By combining the EnOcean self-powered switch to a set of remote controlled power sockets, using the pi as a gateway, we’ll never forget to turn anything off again!

 

This master switch would be located at the front door, making it easy to click the button as you leave home. By binding the master switch to a set of wireless power sockets via OpenHAB, controlling the power would become very easy. Another advantage is that not only the physical switch would work, but it would also be controllable online should we still forget to press it on our way out.

 

 

Oscilloscope

 

The oscilloscope will be used throughout the project (where applicable) for various purposes:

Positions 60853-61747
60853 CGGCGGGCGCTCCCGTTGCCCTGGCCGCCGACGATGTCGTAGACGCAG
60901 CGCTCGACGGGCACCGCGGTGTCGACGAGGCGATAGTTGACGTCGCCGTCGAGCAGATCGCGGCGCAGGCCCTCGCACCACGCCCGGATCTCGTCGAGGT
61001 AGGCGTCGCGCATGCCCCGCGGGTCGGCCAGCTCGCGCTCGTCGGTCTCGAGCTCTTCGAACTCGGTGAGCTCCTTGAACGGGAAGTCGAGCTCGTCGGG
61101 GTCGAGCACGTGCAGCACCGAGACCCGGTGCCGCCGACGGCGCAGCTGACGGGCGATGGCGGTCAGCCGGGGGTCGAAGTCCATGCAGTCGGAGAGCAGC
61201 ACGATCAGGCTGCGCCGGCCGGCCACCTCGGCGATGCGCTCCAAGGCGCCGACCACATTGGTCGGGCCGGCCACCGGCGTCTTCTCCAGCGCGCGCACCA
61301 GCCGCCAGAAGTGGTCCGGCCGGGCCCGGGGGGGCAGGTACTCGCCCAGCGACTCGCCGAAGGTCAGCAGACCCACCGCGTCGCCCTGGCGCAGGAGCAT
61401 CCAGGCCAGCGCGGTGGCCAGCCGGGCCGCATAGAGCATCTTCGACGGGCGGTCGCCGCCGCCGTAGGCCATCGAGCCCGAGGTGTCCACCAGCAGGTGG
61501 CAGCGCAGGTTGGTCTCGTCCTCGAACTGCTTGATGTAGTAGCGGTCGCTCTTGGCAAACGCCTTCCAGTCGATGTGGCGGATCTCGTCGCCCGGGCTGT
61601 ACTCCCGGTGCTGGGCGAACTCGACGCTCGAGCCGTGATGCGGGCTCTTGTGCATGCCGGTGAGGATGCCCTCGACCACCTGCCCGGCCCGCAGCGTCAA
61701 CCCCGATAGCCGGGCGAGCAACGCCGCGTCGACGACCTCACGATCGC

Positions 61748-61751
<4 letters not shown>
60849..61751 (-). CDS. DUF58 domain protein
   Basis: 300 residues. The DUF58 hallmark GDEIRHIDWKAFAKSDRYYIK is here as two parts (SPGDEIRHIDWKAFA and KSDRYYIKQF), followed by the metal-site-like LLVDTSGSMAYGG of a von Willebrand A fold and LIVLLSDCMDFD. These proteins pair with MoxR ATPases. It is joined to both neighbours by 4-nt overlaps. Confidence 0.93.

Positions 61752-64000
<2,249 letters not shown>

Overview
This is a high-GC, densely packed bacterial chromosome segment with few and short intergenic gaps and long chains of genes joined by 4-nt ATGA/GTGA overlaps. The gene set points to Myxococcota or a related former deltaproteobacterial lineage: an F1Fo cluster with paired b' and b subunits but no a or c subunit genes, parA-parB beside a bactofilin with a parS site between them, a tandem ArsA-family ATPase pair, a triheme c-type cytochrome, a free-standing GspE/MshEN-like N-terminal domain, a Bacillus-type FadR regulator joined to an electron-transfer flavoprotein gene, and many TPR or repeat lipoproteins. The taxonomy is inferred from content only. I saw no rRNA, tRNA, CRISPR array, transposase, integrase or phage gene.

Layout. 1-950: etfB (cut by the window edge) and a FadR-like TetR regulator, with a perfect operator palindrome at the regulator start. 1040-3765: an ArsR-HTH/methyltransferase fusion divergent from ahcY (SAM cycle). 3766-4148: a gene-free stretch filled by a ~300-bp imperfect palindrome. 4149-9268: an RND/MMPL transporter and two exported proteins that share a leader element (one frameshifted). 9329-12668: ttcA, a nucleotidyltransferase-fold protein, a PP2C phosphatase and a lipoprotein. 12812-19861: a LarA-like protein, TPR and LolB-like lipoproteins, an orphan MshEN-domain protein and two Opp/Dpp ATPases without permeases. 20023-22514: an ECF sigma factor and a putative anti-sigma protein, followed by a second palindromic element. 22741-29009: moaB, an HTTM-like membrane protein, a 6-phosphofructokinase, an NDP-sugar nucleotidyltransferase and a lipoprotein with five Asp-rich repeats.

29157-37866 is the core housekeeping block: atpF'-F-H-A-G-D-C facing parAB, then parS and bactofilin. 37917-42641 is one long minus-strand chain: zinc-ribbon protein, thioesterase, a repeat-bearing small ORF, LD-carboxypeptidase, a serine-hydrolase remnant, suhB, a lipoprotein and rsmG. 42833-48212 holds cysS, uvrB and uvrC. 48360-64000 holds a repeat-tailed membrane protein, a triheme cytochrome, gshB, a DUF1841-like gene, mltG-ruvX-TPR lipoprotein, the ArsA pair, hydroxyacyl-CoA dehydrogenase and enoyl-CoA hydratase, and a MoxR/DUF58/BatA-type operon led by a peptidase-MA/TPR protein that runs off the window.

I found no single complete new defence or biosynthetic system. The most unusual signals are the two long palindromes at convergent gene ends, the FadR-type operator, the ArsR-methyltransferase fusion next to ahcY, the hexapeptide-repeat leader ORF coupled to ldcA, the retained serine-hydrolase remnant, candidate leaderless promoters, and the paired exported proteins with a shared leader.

- troubleshooting of wireless transmission or protocols

- improve documentation of the project by visualising data that would normally only be written explanation

- better understanding of components used

- learn to use the oscilloscope as it’s been years since I used one, and share my experiences about it

 

This is an impressive device and seems very suited for the hobbyist. I look forward to using it, now that I've been selected for this challenge.




I hope you like my project idea, and any suggestions regarding my project are welcome!


Frederick